Raising a child with autism in Libya
Each year on April 2 the world observes World Autism Awareness Day to help raise awareness about people with autism spectrum disorder and recognize their rights.
But after 14 years since the United Nations General Assembly set this date, many autistic people in Libya and elsewhere are struggling to deal with society's negative perception of autistic.
Ahmed was officially diagnosed with autism spectrum disorder at the age of three, and it didn't take long for his mother to discover how challenging it is to find the right place and educated people who know how to approach people with this form of disability.
"I have assumed additional financial burden to make sure my son gets the best care and rehabilitation, but there is barely a hand full of qualified people in this field in Libya, Ahmed's mother explains to The Libya Observer.
"I don't care about the center's capabilities, capacity, or the fancy furnishing; what concerns me is that I find qualified people waiting for my son when I drop him off at a rehabilitation centre, as such a job needs patience and people who understand that their work requires a long-term and painstaking effort," Um Ahmed added.
"I had to educate myself and take courses to learn how to set my son up for success in his life… I had to become a specialist myself."
Around 2,100 children in Libya have been diagnosed with an autism spectrum disorder, the Head of the National Centre for Diagnosis and Treatment of Children with Autism Spectrum Dr. Khaled Al-Najjar confirmed in statements to The Libya Observer.
"Some are registered in the center's system and others on our website, but the figures are likely higher due to the reluctance of many parents to register their children for several reasons, including the lack of internet services."
He anticipated that the outcome of autism cases amounts to 5,000 across Libya, according to data circulated among specialists.
"Scientists know relatively little about the cause of autism whether it is a genetic defect or an environmental illness, however, the number is on the rise, not just in Libya, but worldwide, Dr. Khaled added.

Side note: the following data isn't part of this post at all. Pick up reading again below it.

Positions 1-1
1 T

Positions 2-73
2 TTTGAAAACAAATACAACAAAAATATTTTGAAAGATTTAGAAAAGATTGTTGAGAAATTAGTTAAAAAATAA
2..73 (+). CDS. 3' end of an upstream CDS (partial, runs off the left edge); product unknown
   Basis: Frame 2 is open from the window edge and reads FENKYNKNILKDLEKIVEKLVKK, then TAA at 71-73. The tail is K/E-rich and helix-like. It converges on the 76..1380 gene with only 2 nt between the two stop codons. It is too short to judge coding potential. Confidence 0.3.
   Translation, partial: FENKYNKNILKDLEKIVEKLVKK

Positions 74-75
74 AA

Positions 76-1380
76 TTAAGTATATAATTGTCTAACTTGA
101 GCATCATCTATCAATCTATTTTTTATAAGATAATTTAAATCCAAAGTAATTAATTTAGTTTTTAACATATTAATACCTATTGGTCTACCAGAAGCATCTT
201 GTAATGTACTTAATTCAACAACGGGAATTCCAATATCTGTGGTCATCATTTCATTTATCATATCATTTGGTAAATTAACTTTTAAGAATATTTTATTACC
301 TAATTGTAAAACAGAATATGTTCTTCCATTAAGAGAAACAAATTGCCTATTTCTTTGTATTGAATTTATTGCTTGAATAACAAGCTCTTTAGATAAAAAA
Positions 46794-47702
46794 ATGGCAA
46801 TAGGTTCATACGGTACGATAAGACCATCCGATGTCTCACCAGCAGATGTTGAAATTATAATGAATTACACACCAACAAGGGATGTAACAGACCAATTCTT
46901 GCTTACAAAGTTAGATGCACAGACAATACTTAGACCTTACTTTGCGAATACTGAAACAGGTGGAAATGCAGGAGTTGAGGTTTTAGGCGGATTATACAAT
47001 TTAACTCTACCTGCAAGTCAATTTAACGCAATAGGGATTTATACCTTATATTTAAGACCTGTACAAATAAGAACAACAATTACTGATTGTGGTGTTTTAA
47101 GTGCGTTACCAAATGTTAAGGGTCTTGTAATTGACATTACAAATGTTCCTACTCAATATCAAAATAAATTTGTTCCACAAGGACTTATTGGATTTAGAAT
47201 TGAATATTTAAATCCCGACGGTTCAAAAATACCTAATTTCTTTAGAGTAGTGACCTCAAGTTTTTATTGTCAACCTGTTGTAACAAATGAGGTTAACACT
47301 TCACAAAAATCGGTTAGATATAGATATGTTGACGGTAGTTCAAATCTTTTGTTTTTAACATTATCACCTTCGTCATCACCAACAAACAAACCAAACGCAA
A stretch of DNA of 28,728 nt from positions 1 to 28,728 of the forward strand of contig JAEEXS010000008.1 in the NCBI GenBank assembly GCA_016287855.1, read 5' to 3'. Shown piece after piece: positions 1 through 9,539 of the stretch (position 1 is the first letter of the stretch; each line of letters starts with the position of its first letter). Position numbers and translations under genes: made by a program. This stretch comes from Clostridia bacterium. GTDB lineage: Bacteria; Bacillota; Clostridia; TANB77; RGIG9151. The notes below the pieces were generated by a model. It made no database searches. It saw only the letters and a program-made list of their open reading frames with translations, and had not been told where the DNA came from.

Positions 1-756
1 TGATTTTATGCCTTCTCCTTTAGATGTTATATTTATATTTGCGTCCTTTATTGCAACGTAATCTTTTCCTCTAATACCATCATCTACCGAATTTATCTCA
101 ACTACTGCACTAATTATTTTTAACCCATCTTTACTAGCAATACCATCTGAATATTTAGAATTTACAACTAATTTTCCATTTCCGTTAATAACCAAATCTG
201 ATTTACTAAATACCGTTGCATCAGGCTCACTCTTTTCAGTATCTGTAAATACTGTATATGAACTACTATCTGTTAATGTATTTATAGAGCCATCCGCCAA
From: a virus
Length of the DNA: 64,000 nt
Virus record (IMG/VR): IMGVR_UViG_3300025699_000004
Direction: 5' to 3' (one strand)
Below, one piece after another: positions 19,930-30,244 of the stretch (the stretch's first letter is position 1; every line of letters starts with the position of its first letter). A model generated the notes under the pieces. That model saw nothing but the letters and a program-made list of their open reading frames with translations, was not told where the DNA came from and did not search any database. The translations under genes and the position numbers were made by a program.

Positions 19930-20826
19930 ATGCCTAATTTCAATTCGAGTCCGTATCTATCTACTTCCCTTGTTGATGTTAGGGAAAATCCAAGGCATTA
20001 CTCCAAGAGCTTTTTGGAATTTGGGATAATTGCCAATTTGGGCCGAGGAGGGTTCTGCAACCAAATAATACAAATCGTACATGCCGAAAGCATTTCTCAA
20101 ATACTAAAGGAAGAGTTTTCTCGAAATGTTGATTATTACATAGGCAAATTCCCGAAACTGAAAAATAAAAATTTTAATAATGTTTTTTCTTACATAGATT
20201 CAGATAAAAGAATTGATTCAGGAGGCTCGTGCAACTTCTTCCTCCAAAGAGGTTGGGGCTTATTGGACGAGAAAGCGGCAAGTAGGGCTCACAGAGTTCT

He said the National Center for Diagnosis and Treatment of Children with Autism, which is currently under development, will open a new prospect in the treatment of autism in Libya.
"It is an integrated medical city with various facilities found in society with which we deal on a daily basis, like bakeries, barbershops, groceries, and traffic lights to help these children acquire daily life skills."
He also indicated that the centre has developed a sensory room that could receive up to 15 children per hour. "The room will help the child to develop his sight, sound, touch, and hearing, as well as other skills, noting that it is the first of its kind in Libya with this capacity.
According to Dr. Khaled, the centre can accommodate 195 patients and provide other services to around 600 daily under the supervision of well-trained staff and professionals who received special training in Libya and abroad.
The center also adopted the Sunrise Program associated with the American Center in Boston. "Initially, there will be online cooperation between the two centres. Libya is the first country to adopt this program in North Africa," Dr. Khaled said.
He reiterated the need for campaigns to promote acceptance and appreciation of autism and to bring about change in society's perception of this issue.